Custom installers are consistently being promised products that could make their lives easier, but the latest creation by Dutch researchers could actually revolutionise the industry.
Researchers at Eindhoven University of Technology (TU/e) have developed the smallest wireless temperature sensor ever created – and best of all, it doesn’t need wiring in.
The wireless temperature sensor is powered by the radio waves that are part of the sensor’s wireless network, meaning a battery needn’t be replaced and it can be placed literally anywhere in the room.
Researchers behind the project heralded the technology as an ‘important development’ on route towards smart buildings; although the applications for the technology are plentiful.
Futurologists have already envisioned a future where homes are full of tiny sensors able to detect things such as temperature changes, water leaks or when someone enters a room. Installers will have an easier job installing those sensors if they don’t require any wiring in and can seamlessly be placed anywhere in the home; inside walls, ceilings or in plain-sight.
The technology has been designed specifically to work under a layer of paint, plaster or concrete; Peter Baltus, TU/e professor of wireless technology, explains, this makes the sensor easy to incorporate in buildings, for instance by ‘painting’ it onto the wall with the latex.
It’s not just the wireless power that makes this temperature sensor impressive; it’s also the sheer size of the thing.
Hao Gao, who was awarded his PHD yesterday, developed a sensor that measured just 2sq mm and weighed a mere 1.6mg – the equivalent of a grain of sand.
Currently there are some limitations with the technology, as expected from a research project. One limitation is the fact that the sensor only has a range of 2.5cm; although the researchers expect to extend this to a metre within a year and ultimately work towards a range of 5m.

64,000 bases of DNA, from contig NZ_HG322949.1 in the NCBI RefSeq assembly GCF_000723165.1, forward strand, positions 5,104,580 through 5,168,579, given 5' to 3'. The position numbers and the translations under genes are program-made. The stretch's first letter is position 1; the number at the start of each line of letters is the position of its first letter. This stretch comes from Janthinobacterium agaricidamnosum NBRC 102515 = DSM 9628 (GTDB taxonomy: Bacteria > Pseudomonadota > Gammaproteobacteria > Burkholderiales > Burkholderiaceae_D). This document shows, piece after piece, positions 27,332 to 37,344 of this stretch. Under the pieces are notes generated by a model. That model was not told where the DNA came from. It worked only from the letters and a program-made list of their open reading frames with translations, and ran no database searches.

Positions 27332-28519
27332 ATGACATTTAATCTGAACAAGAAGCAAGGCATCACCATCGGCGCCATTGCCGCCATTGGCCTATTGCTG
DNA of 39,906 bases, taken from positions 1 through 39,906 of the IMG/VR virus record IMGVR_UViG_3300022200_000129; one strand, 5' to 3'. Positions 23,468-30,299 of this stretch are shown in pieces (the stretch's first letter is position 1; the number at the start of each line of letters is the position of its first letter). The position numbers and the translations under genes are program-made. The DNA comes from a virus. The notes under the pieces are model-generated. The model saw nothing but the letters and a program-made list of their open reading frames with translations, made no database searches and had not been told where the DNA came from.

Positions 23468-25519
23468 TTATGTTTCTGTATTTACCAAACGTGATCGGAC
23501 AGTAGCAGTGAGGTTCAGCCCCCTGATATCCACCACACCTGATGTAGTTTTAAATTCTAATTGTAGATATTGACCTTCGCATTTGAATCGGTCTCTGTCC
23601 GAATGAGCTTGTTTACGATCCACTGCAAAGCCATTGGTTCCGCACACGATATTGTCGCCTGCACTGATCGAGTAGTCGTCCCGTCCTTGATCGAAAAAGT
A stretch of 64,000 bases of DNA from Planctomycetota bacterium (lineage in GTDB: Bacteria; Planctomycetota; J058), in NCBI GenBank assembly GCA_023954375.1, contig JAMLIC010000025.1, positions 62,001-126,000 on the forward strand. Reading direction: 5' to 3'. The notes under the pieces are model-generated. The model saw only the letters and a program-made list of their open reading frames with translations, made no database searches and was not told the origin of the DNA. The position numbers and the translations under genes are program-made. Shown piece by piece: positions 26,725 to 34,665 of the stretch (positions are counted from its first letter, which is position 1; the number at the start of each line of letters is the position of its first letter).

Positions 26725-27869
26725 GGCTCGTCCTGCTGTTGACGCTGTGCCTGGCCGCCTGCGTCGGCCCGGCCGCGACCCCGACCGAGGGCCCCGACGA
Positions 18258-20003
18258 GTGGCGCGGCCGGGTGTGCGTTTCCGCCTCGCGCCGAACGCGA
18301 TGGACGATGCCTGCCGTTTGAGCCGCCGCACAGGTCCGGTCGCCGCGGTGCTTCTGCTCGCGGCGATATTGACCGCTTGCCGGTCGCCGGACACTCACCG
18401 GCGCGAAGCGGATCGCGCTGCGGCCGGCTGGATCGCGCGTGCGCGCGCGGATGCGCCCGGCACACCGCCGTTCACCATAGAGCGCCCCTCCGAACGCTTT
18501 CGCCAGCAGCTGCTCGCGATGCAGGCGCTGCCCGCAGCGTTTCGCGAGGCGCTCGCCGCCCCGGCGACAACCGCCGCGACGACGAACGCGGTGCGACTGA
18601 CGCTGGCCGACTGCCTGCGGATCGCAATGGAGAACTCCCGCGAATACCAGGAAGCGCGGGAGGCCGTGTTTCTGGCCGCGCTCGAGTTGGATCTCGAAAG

To power the sensor installers of the future will need to also utilise the specially developed router; which features an antenna that sends radio waves to the sensors to power them. Since the energy transfer is accurately targeted at the sensor however, the router is designed to consume very little power as a result.
Embedded inside the temperature sensor is a tiny antenna that can capture the energy transmitted from the router. The sensor then stores that energy and only switches on when it has stored enough power. Once switched on the sensor will then measure the temperature and send a signal back to the router; allowing the router to make a decision based on the variable it receives.
While currently the technology has been employed for temperature usage; the researchers admit that it can be adapted for other wireless sensors, such as movement, light and humidity.
Producing the sensors is also relatively affordable – in fact the researchers estimate that mass production will keep the cost of a sensor down to around 20 cents (13p). The sensor is based on common mass-produced 65-nm CMOS technology, which is designed for cameras.